this blog post is inspired by the blog series "It's Monday! What are you reading?" which is hosted by Sheila at Book Journey. more about that, at the bottom of this post
Currently i am reading two books that feel like counterparts: the first is about imaginary cities, the second is about (very real) historic walking trails through the wilderness:
The author of "Invisible Cities" is Italo Calvino, who was born in Cuba and grew up in Italy. A web friend of mine read his "Winter Night" a while ago and recommended it, saying: "..that book really wowwed me – it is a writer’s book, a book for writers. I’ve posted several entries while reading it, the final entry sort of sums it up: If on a winter’s night a traveler – Finale."
The same Wow goes to Invisible Cities from my side. The book, on first glance brief, describes a fictive ongoing conversation between Kublai Khan and Marco Polo, which includes 55 portraits of imaginary cities, and each city reads like a zen riddle that hints at society, architecture, the shapes we form to live in. Both a metaphorical and philosophical book, it also adresses the nature of journeys - and of language. A quote from it and an abstract photo it inspired, here: Cities and their Mirrors
Again, it was a blog recommendation that I followed here: Shonna in Canada blogged about the book in September: "This fascinating book details one summer in the lives of the authors who were inspired by history to hike five mountain trails first found by four early explorers." (full review: Forgotten Highways)
The book turned out to be a great follow-up on the 2 other walking memoirs i read this year, and both immensly enjoyed: Wild by Cheryl Strayed and A Walk in the Woods by Bill Bryson, with "Forgotten" Highways adding more of the historical dimension of those trails. The first 2 books already made go and look for the classic long-distance walking route here in Europe,the "Jakobsweg", and find that it crosses through near here, which lead to a walk there already (walking "El Camino de Santiago", or: a home journey)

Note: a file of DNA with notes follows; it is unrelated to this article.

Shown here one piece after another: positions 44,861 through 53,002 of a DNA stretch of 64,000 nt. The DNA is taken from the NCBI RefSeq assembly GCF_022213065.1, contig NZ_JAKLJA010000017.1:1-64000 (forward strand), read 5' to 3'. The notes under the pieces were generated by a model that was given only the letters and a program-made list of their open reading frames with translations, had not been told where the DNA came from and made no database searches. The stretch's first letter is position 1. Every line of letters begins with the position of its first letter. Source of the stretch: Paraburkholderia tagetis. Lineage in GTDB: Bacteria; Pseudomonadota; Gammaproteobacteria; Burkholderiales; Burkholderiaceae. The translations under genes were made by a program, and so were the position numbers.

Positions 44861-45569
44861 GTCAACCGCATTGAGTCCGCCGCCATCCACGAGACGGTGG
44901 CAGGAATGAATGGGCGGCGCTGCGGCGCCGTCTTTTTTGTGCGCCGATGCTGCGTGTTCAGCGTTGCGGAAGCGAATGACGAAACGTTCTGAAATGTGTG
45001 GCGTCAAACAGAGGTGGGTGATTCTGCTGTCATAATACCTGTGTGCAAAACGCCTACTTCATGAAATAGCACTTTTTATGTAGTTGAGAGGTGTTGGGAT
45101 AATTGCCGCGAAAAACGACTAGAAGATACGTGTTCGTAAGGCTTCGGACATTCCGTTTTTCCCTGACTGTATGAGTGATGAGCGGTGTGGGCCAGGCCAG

Open City, Empty City, Invisible City - Walk, Wild, Highway
Like the "Walk" theme, the "City" theme is now starting to form a book chain, starting with reading "Open City" by Teju Cole earlier this year, and then "The Empty City" by Berit Ellingsen not long ago, and now Invisible Cities. I tried a book collage, to visualize the reading journey - if you know of other books that might fit well into this picture, let me know.
Print books and e-books
Another thing that the collage is showing if you look at it closer: both "Wild" and "The Empty City" are e-books, their titles are only printed for the collage. "Wild" is the first book i read as e-book, and if it had been available i the format, i probably had ordered "Invisible Cities" as e-book, too - but i found it as second-hand version with this wonderful cover, and Forgotten Highways has photos and maps included, so for both books it feels, print is the more fitting option. The same goes for the "long-term" book i am currently reading -- which is missing in the picture, thinking of it - it's "A History of the World in 100 Objects". In the book at a reading pace of 1 object / day, i reached the chapter on "First Cities" just now while reading "Invisible Cities". (More about the 100 Objects, here: a History of the World in 100 Objects)
It's Monday! What are you reading? This blog post is inspired by the blog series "It's Monday! What are you reading?" which is hosted by Sheila at Book Journey. participating blogs are listed in this Linky Book List
Previous reading blog entries are collected here: bookshelf + monday reads. there also is a visual bookshelf, just click it to get there:
Some lines about me: I'm into roads, stories, places, crossings, and all the things they lead and connect to. I edit BluePrintReview and the blueprint book + lit blog. Apart from being an editor and blogger, I am also an author myself. My new book Worlds Apart just launched:
Worls Apart: the true story of 2 friends, 2 journeys, and 10 life lessons
In the global world, a traveler from Europe and a teacher from Asia meet in the web, share their journeys, and the joys, longings, and life lessons that wait along the road. Captured in letters and photos that reach from China and India to Germany and the Mediterranean Sea, a dialogue across continents and cultures unfolds: Worl(d)s Apart